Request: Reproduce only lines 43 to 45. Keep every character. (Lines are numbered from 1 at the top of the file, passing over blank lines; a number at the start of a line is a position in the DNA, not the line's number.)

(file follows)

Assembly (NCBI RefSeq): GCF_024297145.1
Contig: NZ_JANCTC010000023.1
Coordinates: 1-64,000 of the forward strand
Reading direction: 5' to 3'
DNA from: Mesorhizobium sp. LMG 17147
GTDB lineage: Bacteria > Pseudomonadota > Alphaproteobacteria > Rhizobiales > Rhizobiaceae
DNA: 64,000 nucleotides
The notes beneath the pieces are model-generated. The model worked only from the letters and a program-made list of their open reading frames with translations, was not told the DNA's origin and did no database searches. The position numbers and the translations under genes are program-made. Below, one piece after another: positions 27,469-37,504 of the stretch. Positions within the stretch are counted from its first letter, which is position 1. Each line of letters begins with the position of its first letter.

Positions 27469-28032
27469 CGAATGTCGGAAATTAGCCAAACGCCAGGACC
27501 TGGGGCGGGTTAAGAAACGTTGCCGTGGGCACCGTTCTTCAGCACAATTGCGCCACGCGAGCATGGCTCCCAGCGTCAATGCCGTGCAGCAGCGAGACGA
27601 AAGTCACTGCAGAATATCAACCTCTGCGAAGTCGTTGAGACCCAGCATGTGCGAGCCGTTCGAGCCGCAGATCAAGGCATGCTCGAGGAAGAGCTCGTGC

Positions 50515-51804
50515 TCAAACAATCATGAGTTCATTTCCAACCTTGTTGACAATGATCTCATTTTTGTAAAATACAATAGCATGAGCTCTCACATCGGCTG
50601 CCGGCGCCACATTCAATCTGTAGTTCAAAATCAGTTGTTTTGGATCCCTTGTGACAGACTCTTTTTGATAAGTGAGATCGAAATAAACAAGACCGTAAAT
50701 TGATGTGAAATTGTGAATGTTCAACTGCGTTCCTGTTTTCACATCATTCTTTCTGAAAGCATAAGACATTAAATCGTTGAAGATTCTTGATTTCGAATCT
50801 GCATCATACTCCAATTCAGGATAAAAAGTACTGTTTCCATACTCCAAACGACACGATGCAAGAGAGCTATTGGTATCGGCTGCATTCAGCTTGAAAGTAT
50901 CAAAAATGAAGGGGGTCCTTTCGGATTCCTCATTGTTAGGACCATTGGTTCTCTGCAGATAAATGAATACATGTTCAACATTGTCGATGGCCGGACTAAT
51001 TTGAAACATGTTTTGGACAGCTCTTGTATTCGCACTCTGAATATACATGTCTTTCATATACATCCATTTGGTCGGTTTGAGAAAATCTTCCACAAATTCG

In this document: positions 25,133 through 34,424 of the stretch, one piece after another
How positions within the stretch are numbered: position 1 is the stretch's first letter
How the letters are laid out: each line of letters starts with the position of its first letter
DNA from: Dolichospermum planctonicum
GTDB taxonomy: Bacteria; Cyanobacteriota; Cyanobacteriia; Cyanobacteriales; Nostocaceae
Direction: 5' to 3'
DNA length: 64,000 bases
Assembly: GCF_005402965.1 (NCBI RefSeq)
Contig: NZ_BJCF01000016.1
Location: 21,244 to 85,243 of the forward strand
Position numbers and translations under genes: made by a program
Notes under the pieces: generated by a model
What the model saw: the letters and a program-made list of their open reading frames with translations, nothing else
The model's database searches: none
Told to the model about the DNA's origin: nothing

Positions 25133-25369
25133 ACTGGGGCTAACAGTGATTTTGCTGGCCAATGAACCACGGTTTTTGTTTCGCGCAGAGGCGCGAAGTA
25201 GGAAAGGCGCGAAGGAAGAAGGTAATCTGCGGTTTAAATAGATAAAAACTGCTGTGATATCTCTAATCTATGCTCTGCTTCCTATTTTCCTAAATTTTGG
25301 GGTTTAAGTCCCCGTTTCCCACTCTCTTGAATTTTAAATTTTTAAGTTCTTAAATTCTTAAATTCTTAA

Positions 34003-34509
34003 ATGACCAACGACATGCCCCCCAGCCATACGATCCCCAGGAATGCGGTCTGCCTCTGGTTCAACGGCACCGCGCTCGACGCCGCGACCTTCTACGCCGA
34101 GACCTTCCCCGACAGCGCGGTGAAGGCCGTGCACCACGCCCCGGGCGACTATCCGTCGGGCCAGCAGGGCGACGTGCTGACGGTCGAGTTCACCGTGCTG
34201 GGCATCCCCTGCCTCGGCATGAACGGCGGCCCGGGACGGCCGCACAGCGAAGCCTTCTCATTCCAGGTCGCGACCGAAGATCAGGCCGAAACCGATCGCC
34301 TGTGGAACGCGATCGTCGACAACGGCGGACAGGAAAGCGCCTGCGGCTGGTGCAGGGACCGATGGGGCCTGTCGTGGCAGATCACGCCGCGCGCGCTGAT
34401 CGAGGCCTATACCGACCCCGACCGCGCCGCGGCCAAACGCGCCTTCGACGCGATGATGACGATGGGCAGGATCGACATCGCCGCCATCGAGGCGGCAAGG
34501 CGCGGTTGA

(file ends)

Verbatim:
34301 TGTGGAACGCGATCGTCGACAACGGCGGACAGGAAAGCGCCTGCGGCTGGTGCAGGGACCGATGGGGCCTGTCGTGGCAGATCACGCCGCGCGCGCTGAT
34401 CGAGGCCTATACCGACCCCGACCGCGCCGCGGCCAAACGCGCCTTCGACGCGATGATGACGATGGGCAGGATCGACATCGCCGCCATCGAGGCGGCAAGG
34501 CGCGGTTGA